Prisoner Categories

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Prisoner Categories

Prisoner Categories: The first victims of the Nazis after they came to power were political opponents (i.e., Social Democrats and Communists) journalists (i.e., Carl Albert Fritz Michael Gerlich) and those who spoke out against the Nazis whilst they where in opposition. These opponents of the regime were either killed in the spot or seized by the party's Brown Shirts (the SA) and the black uniformed SS. and taken to makeshift holding pens (improvised concentration camps) and imprisoned without charge and denied access to lawyers. As the Nazis consolidated their hold on power, other groups were targeted for incarceration (i.e., Jehovah Witnesses, masons and homosexuals). As the concentration camp system evolved and became more efficient and organised, inmates were pigeon-holed into specific categories of prisoner. To make it easier to identify an inmates particular 'offence' they had to wear a coloured inverted triangle on the outside of their prison clothing. The colour told the guard what their crime was just by looking at them, thus making it easier for brutality to be meted out against those deemed worthy of it. 

Concentration camp inmates hadn't just lost their names (they were referred to by their prisoner number) they were now also colour coded

The Use of Triangles

Triangles of various colours were used as an identification marker which indicated which category of crime the wearer was sentenced under. These identification markers were worn on the prisoners clothing. 

Black: Asocial - this category included alcoholics, anarchists, beggars, drug addicts, gypsies ( gypsies were later given a brown triangle), homeless (including beggars), lesbians, those deemed mentally ill, pacifists, prostitutes and those deemed as 'work shy' (arbeitsscheu).

Blue: Emigrants and foreign labourers wore blue triangle

Brown: Gypsies (Gypsies were originally ascribed black triangles).

Green: Green triangles were reserved for professional criminals such as thieves and those convicted of violence. Kapos (capos) were generally chosen from this category of prisoners, especially those known for violence. 

Pink: Pink triangles indicated homosexual men as well as bisexual men. 

Purple: The purple triangle represented Jehovah's Witnesses who were incarcerated because of their refusal to serve within the German armed forces or who refused to give the Nazi salute.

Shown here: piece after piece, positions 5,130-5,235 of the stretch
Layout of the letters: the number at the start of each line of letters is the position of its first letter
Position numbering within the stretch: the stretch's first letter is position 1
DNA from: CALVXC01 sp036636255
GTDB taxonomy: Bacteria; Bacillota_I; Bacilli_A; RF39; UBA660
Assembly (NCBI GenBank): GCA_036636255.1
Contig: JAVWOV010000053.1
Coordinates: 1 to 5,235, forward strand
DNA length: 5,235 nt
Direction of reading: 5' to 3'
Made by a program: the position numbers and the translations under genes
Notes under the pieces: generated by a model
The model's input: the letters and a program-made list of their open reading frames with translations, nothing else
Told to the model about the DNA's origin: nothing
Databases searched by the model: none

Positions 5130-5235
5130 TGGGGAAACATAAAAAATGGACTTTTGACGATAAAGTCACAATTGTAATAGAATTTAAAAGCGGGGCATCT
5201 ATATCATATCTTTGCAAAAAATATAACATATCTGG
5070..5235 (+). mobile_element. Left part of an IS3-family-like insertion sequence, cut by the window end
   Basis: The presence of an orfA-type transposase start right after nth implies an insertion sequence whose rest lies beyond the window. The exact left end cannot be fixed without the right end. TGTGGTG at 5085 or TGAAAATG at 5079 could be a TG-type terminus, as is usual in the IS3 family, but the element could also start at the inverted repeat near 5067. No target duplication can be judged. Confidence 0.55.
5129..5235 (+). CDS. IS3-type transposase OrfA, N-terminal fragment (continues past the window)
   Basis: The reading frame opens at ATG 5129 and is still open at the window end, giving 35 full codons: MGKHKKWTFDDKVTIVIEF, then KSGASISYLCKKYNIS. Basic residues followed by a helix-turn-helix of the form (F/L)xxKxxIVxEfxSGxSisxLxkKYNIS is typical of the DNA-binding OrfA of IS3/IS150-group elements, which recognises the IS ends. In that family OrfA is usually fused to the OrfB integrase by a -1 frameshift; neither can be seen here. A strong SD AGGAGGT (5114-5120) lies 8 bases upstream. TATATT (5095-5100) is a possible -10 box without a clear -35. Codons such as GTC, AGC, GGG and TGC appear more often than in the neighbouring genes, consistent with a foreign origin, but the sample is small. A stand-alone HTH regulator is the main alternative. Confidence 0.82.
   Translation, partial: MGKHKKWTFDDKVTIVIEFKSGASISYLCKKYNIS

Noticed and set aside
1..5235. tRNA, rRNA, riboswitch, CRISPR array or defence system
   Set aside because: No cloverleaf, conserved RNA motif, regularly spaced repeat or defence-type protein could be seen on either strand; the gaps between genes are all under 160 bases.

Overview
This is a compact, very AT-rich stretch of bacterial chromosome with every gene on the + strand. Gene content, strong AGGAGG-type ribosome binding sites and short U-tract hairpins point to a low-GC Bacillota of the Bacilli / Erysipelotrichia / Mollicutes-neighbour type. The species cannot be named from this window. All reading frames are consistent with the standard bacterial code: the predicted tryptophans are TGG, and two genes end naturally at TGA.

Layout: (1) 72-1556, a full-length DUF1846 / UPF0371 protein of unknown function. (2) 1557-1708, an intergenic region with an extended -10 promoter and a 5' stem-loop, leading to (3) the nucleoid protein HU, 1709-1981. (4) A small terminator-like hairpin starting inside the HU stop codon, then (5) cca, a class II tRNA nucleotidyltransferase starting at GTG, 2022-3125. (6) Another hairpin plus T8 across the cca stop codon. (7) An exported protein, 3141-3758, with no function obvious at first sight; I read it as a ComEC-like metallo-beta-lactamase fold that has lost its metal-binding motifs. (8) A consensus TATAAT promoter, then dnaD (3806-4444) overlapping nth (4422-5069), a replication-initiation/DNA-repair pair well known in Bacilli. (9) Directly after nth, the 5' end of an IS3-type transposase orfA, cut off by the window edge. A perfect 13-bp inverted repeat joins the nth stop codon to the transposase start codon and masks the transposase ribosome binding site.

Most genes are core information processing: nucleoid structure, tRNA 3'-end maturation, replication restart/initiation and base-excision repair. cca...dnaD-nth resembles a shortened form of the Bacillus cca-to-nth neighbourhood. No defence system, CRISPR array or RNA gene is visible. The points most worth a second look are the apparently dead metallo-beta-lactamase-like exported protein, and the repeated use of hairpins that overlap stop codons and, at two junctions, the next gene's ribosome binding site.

Red: Those designated as political enemies wore a red triangle, such as Communists, Social Democrats, freemasons and trade unionists. 

Inverted red triangle was used to identify deserters, Prisoners of War and spies.

Jewish Categories:

Jews wore two triangles in the shape of the Star of David, and this Star was coloured yellow. However, if the inmate was, for example, a homosexual as well as a Jew, one of the triangles would be coloured yellow whilst the other being pink. The same would apply for a known criminal who was also Jewish (green and yellow) and so on. If a Jew had converted to become a Jehovah's witness, or even a Jehovah's Witness who simply had Jewish ancestors, then one of the triangles would be purple to indicate this whilst the other yellow.  

Repeat Offenders : The Use of Coloured Bars:

As part of the colour coding system, the Nazis introduced another marker to compliment the current markers - if the inmate is a repeat offender, a coloured bar would also appear above the triangle - their previous offence would indicate the colour of bar. For example: if the prisoner is in custody for antisocial behaviour (a black triangle) but has been also been arrested in the past for criminal activities such as burglary or violence, he would wear a green bar above his black triangle.

The Use of Letters:

Another feature of the identification process is the use of letters to indicate the nationality if the prisoner is non-German. These letters would appear on the coloured triangle. For example:

* 'B' would indicate an Belgier (Belgian)

* 'E' would indicate an Engländer (English)

* 'F' would indicate a Franzosen (French)

* 'H' would indicate a Holländer (Dutch)

* 'I' would indicate an Italiener (Italian)

* 'N' would indicate a Norweger (Norwegian)

* 'P' would indicate a Polen (Polish)

* 'S' would indicate a Spanier (Spanish)

* 'T' would indicate a Tscheche (Czech)

* 'U' would indicate a Ungarn (Hungarian)


For gypsies, who would have originally worn a black triangle (Asocial) a 'Z' would be used. 

A Polish emigrant would have originally worn a purple diamond superimposed onto a yellow backing with the letter 'P'.